Finally, after four days — and after Doman contacted them on her behalf — Poe got a response from Cam4, saying they had suspended the user’s account. It was too little, too late, Poe says.

She asked the site to give her the user’s email address so that Doman could send a cease and desist letter on her behalf, but said they told her she’d need a court order.

“I just don’t understand why they think they don’t have to do anything,” she said. “Let’s say I worked at Starbucks, and someone had an account there with their email, and they threatened to kill me and walked out. Starbucks’ response wouldn’t be ‘well, we just won’t let that guy back in the store anymore.’ Ultimately, this is a worker safety issue.”

A week passed without further incident since the threats were made, and because the user claimed to know where she lived, but was wrong, Poe believed that the threats were empty. But that’s not the point. Cam4 didn’t know that, she said, and if someone really had been trying to kill her, four days would have been way too slow of a response.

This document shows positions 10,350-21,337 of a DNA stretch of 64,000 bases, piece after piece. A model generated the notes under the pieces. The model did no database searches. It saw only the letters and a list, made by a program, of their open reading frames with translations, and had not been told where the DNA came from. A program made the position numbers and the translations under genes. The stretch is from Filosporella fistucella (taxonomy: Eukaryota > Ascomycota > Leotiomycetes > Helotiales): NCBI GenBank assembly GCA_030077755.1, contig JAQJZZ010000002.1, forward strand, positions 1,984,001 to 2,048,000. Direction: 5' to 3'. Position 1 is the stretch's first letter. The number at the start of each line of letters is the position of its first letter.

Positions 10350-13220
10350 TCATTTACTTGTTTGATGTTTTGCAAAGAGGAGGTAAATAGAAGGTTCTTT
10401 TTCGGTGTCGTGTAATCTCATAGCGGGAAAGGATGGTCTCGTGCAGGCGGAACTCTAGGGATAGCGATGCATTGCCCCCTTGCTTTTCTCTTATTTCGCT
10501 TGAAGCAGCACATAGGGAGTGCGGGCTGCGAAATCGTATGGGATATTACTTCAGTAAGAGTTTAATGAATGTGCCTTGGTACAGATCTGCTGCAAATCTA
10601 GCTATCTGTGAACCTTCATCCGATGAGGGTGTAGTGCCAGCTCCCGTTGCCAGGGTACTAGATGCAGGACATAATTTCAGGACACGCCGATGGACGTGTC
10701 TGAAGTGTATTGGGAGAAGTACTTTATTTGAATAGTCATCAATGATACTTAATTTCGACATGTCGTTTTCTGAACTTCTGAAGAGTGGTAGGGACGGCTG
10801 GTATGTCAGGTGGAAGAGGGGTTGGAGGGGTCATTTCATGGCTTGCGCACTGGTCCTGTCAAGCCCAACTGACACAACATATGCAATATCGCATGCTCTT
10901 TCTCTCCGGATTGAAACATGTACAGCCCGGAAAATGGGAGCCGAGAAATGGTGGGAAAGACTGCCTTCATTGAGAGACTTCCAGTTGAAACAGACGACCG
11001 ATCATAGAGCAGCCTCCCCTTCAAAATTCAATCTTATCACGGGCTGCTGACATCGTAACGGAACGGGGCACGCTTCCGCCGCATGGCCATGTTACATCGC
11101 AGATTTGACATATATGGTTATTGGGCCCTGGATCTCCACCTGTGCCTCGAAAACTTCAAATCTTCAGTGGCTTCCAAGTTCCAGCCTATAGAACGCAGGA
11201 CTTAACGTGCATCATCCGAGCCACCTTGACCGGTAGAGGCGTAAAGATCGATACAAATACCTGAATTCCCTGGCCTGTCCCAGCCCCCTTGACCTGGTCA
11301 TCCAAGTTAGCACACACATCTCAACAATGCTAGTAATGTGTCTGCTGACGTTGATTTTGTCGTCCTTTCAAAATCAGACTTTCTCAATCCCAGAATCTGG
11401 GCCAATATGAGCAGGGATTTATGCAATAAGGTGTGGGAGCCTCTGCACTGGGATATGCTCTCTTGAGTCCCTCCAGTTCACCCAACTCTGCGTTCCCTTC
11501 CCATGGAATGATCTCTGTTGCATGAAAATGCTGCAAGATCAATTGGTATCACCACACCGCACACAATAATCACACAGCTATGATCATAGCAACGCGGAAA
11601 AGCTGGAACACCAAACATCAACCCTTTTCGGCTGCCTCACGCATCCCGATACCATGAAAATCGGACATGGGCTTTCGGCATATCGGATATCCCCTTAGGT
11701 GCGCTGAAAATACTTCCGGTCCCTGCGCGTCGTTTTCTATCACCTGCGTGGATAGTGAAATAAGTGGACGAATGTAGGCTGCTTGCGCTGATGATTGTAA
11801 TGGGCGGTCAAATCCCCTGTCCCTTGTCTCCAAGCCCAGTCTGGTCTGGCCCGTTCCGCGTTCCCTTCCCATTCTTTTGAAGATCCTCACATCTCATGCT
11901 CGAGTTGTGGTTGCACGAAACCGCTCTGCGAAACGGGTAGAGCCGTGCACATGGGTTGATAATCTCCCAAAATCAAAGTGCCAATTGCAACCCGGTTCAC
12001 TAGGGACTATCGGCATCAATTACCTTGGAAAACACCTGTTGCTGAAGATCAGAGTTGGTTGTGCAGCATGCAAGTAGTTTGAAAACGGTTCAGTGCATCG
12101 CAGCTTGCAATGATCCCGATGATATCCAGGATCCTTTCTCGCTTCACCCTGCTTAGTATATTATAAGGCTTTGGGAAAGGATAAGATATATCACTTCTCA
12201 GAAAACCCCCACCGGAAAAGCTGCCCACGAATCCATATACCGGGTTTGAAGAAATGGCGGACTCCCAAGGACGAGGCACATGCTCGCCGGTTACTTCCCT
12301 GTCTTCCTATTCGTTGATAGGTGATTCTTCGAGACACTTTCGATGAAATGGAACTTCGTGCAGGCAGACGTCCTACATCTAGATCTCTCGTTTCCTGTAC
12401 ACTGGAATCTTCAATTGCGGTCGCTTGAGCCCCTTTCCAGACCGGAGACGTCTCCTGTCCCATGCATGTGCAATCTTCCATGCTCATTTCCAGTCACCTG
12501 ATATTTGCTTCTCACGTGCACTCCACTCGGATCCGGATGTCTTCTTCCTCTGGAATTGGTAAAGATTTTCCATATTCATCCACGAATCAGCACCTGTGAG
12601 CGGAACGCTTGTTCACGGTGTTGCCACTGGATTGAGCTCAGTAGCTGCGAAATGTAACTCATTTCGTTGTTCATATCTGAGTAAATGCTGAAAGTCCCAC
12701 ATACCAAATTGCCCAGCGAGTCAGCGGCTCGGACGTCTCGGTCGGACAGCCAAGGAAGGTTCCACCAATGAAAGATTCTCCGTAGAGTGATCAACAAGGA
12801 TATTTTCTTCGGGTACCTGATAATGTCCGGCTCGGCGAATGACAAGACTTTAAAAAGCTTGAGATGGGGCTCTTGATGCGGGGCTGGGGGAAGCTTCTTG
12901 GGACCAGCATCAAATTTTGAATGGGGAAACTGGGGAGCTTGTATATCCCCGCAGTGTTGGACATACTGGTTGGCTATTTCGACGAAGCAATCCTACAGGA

“They haven’t taken my safety or my well-being into consideration at all,” she said. “It’s just not their primary concern.”

She said that until this incident, she had no complaints about Cam4, but now that she knows how they handle threats to their performers, she’s never going to work with them again.

“At the very least Cam 4 should have referred the matter to law enforcement so that they could review the threats made and respond appropriately,” Doman said. “Cam4 has a duty of care to performers and members on their platform.”

Cam4 has not responded to multiple requests for comment on this incident.